India have been offered the armed version of Guardian unmanned drones by the United States, the acquisition of which has been under discussion for almost a year now.India is the only third country and the first non-NATO member country for this offer.
Technical briefings have taken place and discussion are now underway for determining the number of drones that India would like to purchase.
The only other countries offered the armed drones are the United Kingdom and Italy. Both of them are the NATO partners of the US.
At first India was offered General Atomics’ unarmed MQ-9 Guardian drones for maritime surveillance and approved the sale of 22 to the country. The offer has been made during the Prime Minister Narendra Modi’s visit to Washington in 2017 for his first meeting with US President Donald Trump.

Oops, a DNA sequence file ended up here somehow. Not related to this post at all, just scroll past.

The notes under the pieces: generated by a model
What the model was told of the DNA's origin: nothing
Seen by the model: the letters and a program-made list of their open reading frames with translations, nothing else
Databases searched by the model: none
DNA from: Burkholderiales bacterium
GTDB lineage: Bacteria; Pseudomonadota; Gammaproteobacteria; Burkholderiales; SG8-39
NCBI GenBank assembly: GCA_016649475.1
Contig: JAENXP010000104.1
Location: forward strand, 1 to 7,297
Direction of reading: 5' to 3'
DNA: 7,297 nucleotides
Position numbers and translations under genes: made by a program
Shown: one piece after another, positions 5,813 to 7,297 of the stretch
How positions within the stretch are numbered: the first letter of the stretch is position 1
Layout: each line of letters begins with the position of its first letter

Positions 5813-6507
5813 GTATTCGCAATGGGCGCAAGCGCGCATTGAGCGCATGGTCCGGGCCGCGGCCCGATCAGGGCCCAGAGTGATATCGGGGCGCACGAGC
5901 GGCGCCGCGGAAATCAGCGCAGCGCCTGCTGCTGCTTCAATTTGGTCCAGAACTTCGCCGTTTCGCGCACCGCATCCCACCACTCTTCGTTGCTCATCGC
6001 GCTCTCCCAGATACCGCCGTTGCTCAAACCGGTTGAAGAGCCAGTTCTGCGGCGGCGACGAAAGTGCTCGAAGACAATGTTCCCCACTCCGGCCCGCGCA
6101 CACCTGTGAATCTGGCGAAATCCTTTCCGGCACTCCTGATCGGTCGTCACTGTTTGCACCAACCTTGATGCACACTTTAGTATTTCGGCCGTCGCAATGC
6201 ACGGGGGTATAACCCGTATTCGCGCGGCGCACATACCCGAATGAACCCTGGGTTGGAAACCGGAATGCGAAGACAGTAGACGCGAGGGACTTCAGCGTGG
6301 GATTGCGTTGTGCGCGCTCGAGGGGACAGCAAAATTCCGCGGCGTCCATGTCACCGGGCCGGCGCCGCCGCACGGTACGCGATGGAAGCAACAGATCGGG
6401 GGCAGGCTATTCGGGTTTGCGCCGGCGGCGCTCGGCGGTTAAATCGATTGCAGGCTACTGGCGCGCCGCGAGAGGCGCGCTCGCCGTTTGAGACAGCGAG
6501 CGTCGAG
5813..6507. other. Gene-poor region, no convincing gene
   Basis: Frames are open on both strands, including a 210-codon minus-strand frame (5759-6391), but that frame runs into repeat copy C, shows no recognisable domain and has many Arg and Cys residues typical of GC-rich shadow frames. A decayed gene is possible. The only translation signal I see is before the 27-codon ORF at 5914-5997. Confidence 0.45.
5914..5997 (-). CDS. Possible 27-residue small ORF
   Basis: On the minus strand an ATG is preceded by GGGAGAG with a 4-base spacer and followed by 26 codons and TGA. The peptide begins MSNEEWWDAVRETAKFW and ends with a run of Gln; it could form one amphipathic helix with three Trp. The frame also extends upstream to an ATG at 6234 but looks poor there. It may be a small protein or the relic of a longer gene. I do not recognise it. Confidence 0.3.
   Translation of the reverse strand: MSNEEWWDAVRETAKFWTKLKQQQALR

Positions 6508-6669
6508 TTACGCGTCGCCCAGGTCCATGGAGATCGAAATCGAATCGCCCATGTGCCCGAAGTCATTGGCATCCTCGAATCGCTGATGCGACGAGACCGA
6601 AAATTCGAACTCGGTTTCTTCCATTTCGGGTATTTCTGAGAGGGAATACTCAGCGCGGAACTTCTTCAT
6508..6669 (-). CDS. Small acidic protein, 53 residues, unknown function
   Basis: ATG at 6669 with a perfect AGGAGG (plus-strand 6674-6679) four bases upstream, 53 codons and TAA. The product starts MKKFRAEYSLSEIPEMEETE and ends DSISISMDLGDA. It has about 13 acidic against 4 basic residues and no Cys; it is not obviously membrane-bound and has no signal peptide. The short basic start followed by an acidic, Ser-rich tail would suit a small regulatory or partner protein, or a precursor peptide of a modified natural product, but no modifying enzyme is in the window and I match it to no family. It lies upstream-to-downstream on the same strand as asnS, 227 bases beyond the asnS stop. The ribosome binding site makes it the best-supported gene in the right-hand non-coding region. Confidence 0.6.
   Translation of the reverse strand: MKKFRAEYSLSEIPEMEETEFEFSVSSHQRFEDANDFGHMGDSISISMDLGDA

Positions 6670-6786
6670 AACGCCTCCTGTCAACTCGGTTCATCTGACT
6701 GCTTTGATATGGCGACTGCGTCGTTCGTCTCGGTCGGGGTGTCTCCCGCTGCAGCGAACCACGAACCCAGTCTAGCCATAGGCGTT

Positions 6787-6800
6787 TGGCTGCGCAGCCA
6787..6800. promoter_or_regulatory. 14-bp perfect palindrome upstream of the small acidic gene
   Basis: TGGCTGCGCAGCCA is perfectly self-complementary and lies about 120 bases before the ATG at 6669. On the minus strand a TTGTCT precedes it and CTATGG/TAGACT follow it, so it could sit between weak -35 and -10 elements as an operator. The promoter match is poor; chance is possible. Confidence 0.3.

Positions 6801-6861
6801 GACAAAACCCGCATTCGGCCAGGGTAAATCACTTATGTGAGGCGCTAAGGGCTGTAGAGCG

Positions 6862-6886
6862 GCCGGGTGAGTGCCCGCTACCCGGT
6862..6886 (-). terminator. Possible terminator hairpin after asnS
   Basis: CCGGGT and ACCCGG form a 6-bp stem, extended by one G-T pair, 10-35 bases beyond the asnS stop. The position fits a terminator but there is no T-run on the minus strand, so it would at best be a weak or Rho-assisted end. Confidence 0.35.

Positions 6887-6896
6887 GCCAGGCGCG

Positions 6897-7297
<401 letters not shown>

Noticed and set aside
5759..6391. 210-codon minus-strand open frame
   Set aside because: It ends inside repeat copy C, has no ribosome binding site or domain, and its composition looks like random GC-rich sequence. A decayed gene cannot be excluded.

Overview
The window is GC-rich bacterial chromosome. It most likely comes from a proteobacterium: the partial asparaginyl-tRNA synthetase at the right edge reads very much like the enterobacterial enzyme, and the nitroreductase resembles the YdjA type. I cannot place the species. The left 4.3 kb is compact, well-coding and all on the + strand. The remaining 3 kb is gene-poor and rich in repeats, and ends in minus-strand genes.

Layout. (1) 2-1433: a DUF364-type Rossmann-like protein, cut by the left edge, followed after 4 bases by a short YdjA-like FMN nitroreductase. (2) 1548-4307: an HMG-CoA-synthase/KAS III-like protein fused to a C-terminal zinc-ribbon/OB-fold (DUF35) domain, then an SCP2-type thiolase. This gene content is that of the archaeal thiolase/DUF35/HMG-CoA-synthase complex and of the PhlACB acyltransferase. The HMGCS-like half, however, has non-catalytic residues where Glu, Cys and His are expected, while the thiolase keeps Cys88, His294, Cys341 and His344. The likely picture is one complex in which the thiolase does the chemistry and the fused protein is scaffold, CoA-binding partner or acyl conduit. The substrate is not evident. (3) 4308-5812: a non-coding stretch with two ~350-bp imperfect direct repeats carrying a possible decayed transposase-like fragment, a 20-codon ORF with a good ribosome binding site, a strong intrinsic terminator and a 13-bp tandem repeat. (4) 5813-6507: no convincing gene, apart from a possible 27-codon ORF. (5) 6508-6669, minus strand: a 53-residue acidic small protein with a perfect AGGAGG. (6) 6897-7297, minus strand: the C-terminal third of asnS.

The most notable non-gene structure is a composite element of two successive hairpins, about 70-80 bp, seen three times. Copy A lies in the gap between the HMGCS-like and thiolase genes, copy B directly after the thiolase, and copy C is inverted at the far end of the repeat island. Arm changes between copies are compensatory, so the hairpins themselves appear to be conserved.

But India was more interested in armed version of the drone — Predator-B — which the United States agreed to “about a year ago”, as had been reported by news agencies.
However, there is no progress in the other offers made by the US regarding Terminal High Altitude Area Defence and Patriot-3 missile defence systems to dissuade India from purchasing Russian S-400s.
Indian purchases of US defence materials have gone up from zero in 2008 to $15 billion(1500 crores) in 2019. Recent buys include MH-60R Seahawk helicopters ($2.6 billion,260 crore in Indian value), Apache helicopters ($2.3 billion,230 crore in Indian value), P-8I maritime patrol aircraft ($3 billion,300 crore in Indian value), and M777 howitzers ($737 million,73.7 crore in Indian value), according to the state department.
India was the first non-treaty partner to be offered a MTCR Category-1 Unmanned Aerial System – the Sea Guardian UAS manufactured by General Atomics. India asked for armed drones and now discussions are now going on for its acquisition.